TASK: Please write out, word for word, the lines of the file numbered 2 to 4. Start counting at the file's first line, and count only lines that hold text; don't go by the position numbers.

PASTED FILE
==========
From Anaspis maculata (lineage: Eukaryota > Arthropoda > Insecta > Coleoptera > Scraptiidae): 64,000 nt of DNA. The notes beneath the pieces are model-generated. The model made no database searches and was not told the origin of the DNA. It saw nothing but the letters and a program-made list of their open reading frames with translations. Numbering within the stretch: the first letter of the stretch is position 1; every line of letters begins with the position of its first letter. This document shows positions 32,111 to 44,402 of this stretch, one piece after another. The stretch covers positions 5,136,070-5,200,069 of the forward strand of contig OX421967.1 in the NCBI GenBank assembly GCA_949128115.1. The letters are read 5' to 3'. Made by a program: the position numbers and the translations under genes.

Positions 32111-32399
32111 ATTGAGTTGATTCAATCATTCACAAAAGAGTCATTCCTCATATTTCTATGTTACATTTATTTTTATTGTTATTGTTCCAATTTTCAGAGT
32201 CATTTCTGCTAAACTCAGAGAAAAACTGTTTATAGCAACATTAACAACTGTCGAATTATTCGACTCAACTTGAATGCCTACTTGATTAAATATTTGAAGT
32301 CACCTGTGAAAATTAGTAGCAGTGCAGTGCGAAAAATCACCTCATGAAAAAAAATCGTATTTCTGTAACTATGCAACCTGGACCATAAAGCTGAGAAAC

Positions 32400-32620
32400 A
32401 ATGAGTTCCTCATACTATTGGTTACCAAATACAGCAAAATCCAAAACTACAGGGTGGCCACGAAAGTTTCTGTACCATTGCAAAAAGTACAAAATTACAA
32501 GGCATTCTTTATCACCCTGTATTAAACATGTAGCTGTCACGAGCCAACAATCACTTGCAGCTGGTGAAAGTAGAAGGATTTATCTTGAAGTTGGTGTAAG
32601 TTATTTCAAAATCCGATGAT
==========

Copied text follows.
Positions 32111-32399
32111 ATTGAGTTGATTCAATCATTCACAAAAGAGTCATTCCTCATATTTCTATGTTACATTTATTTTTATTGTTATTGTTCCAATTTTCAGAGT
32201 CATTTCTGCTAAACTCAGAGAAAAACTGTTTATAGCAACATTAACAACTGTCGAATTATTCGACTCAACTTGAATGCCTACTTGATTAAATATTTGAAGT